Helmholtz-Zentrum für Umweltforschung GMBH (UFZ)

UFZ was founded in 1991 under the name UFZ- Environmental Research Centre Leipzig-Halle GmbH and has more than 1,100 employees on its premises in Leipzig, Halle/S. and Magdeburg. They conduct research to support a sustainable use of our natural resources to benefit both mankind and the environment. UFZ belongs to the Helmholtz Association of National Research Centres. In FP7 and Horizon 2020, UFZ participated in 91 projects with 33 as coordinator, it hosted two ERC Starting Grants and one ERC Advanced Grant and has coordinated 3 ITNs. Since 2014 the UFZ is leading the European Topic Centre on inland, coastal and marine waters funded by the EEA.

Gerrit heads UFZ Department of Ecological Chemistry. He is Professor of Theoretical and Ecological Chemistry at the Technical University Bergakademie Freiberg, Honorary Professor of Chemical Ecotoxicology at the University of Leipzig, Lecturer of Toxicology at the University of Halle-Wittenberg, and chair of the Expert Panel “Chemical Safety” of the GDCh (German Chemical Society) and GT (German Society of Toxicology). His research into environmental and human health focuses on structure-activity relationships, employing computational chemistry, chemoassays, bioassays, and chemoinformatics to study compound toxicity, biotransformation, reactivity, partitioning and degradation. Previous EU projects concerned non-animal and in silico methods for the chemical toxicity assessment, including CAESAR, HEROIC, MODERN (nanoparticle risk), NOMIRACLE, OSIRIS as coordinator, and the on-going SOLUTIONS (human & environmental risk assessment). Other recent grants enabled research into the in-silico screening of endocrine disruptors (UBA) and of non-extractable residues from xenobiotics and their metabolites (CEFIC-LRI), and on in silico structural alerts (German DBU and BfR) as well as chemoassays augmented by experimentally simulating biotransformation (German BMBF project ProHapTox, ongoing) for skin sensitizers. Gerrit as UFZ PI will coordinate WP4 and will focus scientifically on bioavailability (Task 4.2), QSAR and structural alert (Task 4.5), PBTK (Task 4.4) and DSS (Task 4.7) modelling. He will contribute to WP2 (Data Management), to WP3, WP5 and WP6 regarding the mechanistic selection and QSAR profiling of most suitable MIE-/MOA-specific thyroid disruptors, and also to WP7 (Validation).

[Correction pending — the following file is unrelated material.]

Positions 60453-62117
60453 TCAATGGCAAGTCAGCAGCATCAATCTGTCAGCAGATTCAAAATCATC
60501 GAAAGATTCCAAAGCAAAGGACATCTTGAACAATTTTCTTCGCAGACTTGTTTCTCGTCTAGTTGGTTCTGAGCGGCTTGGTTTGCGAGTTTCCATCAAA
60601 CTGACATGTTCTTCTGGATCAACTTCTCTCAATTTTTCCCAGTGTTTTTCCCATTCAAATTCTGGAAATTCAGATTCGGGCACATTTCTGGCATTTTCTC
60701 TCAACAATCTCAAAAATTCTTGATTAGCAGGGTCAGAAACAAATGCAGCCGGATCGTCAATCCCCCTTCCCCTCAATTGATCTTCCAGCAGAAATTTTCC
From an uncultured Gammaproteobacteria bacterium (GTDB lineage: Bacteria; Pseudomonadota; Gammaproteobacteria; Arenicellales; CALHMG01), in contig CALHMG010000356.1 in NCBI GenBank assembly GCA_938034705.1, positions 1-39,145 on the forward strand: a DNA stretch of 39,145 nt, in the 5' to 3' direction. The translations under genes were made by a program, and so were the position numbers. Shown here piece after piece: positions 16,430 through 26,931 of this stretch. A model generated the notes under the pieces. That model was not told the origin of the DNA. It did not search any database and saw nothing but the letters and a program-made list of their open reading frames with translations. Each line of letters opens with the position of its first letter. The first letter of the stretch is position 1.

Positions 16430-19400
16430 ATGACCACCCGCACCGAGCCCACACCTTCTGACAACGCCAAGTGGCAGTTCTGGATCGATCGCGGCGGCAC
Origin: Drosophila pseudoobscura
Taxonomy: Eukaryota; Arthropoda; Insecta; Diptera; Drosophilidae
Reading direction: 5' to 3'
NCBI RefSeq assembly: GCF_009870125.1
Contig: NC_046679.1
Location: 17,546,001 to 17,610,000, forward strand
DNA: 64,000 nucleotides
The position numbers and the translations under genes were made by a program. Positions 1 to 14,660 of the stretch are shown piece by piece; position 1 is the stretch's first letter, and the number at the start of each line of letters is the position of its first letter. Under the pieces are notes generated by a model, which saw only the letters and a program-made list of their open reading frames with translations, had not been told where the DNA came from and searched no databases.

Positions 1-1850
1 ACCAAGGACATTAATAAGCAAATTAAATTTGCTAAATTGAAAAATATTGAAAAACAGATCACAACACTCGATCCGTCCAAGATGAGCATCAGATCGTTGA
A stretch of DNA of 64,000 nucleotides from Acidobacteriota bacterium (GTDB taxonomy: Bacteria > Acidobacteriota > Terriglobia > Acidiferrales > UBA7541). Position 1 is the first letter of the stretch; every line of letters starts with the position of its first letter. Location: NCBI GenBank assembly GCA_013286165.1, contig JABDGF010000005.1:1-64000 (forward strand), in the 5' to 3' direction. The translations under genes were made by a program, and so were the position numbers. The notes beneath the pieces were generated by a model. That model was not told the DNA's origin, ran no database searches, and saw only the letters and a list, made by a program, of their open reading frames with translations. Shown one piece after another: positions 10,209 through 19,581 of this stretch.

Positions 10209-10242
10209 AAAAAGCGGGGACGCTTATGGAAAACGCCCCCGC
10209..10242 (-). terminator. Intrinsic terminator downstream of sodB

Alexander develops chemoassays and in vitro bioassays as non-animal test methods for human and environmental toxicology, with a particular focus on reactive MIEs and resultant MOAs. In addition, he has strong expertise in unravelling chemical structures of electrophile-nucleophile adducts as well as of metabolites through employing sophisticated analytical methods. Alexander will contribute chemical analytics for the structural determination of the metabolites generated in the S9 mix biotransformation studies (Task 4.3) in WP4.